Barring an unforeseen trade, the battle for the White Sox second base job will come down to two unproven rookies, Romy Gonzalez, and Lenyn Sosa. Each made brief appearances with the big league club last season and struggled during their small sample size of action. It is hard to envision either being an upgrade over Josh Harrison or Danny Mendick.
Gonzalez was not listed as one of the White Sox top 30 prospects entering the 2022 season. After having a cup of coffee in the show in 2021, he got more of an extended opportunity in the big leagues in 2022. In 32 games, he slashed .238/.257/.352 (25-for-105) with seven extra-base hits (including two home runs and a triple) and 11 RBIs. He played 25 games at second base and three at shortstop, along with one appearance in right field and two in left field. For his MLB career at second base, he owns a .979 fielding percentage with two errors in 95 chances. The advanced analytics was kind to the 26-year-old. Gonzalez’s speed placed him in the 81st percentile of all MLB players, while his arm strength placed him in the 60th percentile. However, his struggles at the plate were not limited to the major league level. In 33 games at Triple-A Charlotte, he hit .198/.281/.339 with four home runs and just ten RBIs.
Sosa struggled during his small sample size in the show. In 35 at-bats, he had just four hits with one home run and one RBI. His final slash line was .114/.139/.368. Because of his limited opportunities, it is hard to write off Sosa just yet. While he does present some offensive upside, there are questions on the defensive end. Despite having a strong arm, his range isn’t great. Most of his games in the minor leagues have been spent at shortstop. In five seasons, he amassed 42 errors and a .969 fielding percentage.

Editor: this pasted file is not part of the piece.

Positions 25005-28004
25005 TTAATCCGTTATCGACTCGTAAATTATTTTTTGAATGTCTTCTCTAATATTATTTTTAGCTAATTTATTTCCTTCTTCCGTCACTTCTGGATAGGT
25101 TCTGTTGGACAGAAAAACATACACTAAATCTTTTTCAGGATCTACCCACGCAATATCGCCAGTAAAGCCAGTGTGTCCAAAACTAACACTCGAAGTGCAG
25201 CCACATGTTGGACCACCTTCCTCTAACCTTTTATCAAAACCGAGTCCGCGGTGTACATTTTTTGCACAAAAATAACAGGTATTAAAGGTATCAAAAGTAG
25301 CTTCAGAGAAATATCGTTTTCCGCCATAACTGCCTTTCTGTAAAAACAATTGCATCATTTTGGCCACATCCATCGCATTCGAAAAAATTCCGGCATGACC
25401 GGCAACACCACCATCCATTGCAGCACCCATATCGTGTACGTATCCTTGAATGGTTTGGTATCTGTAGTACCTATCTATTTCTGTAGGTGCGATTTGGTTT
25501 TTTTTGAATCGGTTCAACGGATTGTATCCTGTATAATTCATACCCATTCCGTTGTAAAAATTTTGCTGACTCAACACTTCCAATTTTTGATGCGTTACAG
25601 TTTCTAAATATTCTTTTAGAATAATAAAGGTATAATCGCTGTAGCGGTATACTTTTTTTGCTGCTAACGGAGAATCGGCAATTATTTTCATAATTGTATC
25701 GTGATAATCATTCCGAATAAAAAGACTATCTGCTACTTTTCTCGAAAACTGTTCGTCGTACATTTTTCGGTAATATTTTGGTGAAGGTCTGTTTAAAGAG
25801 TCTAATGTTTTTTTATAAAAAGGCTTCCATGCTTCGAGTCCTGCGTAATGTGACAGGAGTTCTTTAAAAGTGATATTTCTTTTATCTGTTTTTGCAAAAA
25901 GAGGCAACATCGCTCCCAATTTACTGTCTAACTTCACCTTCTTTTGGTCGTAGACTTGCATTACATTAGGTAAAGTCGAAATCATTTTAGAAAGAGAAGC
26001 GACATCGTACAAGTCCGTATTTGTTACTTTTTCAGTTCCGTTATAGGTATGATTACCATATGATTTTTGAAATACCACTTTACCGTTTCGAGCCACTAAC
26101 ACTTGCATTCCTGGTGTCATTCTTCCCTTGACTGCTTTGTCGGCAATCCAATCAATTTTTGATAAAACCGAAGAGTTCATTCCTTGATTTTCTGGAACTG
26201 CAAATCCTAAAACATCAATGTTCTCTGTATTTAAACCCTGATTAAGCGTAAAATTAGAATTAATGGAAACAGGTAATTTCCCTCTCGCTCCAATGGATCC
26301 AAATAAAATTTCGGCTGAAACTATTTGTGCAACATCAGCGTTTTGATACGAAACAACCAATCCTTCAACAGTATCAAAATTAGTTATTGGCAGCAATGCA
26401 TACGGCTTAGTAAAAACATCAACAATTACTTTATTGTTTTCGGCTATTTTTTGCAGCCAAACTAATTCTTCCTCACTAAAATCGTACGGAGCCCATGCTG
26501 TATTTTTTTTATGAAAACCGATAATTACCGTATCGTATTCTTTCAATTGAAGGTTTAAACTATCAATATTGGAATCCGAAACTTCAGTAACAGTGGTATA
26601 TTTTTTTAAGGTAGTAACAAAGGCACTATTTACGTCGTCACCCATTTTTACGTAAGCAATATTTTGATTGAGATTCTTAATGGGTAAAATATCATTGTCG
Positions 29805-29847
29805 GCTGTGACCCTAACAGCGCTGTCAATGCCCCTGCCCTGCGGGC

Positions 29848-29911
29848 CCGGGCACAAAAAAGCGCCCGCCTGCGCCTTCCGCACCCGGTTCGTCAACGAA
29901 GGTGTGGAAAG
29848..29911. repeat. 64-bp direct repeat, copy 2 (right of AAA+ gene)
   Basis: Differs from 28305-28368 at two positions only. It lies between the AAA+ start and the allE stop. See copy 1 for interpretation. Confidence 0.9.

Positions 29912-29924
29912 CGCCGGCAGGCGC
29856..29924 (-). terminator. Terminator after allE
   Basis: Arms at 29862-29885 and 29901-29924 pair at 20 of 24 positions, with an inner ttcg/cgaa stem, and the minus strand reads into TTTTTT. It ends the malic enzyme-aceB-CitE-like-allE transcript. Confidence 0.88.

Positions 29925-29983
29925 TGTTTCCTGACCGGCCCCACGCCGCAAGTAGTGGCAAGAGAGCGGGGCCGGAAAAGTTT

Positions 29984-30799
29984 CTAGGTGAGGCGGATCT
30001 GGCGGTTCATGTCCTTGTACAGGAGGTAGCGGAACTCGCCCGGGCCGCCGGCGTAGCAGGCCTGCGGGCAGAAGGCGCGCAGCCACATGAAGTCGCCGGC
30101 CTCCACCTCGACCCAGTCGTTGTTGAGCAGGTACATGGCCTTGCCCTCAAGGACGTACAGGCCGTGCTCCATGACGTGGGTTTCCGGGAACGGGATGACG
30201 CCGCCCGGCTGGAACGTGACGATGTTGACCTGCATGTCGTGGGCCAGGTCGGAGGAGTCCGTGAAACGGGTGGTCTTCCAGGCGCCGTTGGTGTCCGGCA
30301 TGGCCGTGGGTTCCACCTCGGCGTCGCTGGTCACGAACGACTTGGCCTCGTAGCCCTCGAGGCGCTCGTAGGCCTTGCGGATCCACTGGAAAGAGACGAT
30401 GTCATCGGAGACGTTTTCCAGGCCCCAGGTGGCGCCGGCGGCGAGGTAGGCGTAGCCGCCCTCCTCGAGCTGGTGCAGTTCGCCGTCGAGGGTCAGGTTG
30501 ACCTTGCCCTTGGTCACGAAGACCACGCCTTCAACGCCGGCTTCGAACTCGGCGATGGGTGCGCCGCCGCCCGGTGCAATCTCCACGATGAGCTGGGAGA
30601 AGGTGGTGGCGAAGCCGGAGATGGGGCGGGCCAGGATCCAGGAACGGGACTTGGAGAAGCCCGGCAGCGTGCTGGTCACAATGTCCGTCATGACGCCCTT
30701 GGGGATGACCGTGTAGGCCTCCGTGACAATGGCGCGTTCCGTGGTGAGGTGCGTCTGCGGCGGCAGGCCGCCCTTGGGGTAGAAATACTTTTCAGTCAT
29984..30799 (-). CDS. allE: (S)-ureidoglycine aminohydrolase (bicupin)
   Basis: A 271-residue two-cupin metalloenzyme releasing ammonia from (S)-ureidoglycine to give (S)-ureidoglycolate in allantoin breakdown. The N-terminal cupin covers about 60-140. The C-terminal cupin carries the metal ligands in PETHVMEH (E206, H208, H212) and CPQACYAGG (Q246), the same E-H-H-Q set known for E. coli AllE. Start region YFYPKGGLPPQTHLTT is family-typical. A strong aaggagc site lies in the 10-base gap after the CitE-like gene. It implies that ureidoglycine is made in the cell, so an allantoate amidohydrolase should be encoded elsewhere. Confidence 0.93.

Pressure On Unproven Rookies
It’s an unfair situation the front office has put them in. They will be asked to exceed expectations and help the White Sox win the division. They aren’t the only unproven rookies that will be asked to carry a big load next season. Oscar Colas has the inside track position to become the White Sox, everyday right fielder. The No. 89 prospect in baseball and coming off a monster season that saw him slash .314/.371/.524 between High-A Winston-Salem, Double-A Birmingham, and Triple-A Charlotte in 2022, tallying 23 home runs, 24 doubles, four triples, 79 RBIs, and 81 runs scored. While he projects to be a good major league player, the front office did not add much depth just in case he goes through some growing pains. Their solution was adding Victor Reyes, Billy Hamilton, and Jake Marisnick, who don’t inspire much confidence.
If the White Sox were able to supplement the Benintendi move with a few other impactful additions, then this could be an entirely different story. But there are far too many question marks at the moment for a team that supposedly has championship aspirations.
Sign Andrus and let him play SS. Let TA play 2b.
The WSox don’t seem to be, they ARE worse this year than last. Harrison and Mendick are better than any of their current 2b options. They still don’t have a RF. Clevenger won’t be available. Giolito still is inconsistent at best. And all 3 rostered catchers are back ups. Add to that, the worst defense in MLB and no proven closer. Plus, Lance Lynn can’t push off the mound or away from the table and what to you have??? The roster built by THE WORST GM in baseball. KC, Cleveland, the Marlins can all build competitive teams with small budgets.… Read more »
The Athletic assessment just confirms what we all already knew about the pathetic plan for this team. Moe, Larry and Curly aka Jerry, Kenny and Rick should be embarrassed by this rating, but I’m sure they’re not fazed.
OK Please sign Elvis Andrus NOW! [if he is willing to play 2nd base]
A death sentence for the Reinsdork ownership era. Similar confounding mess that has plagued the Bulls. A very bad owner.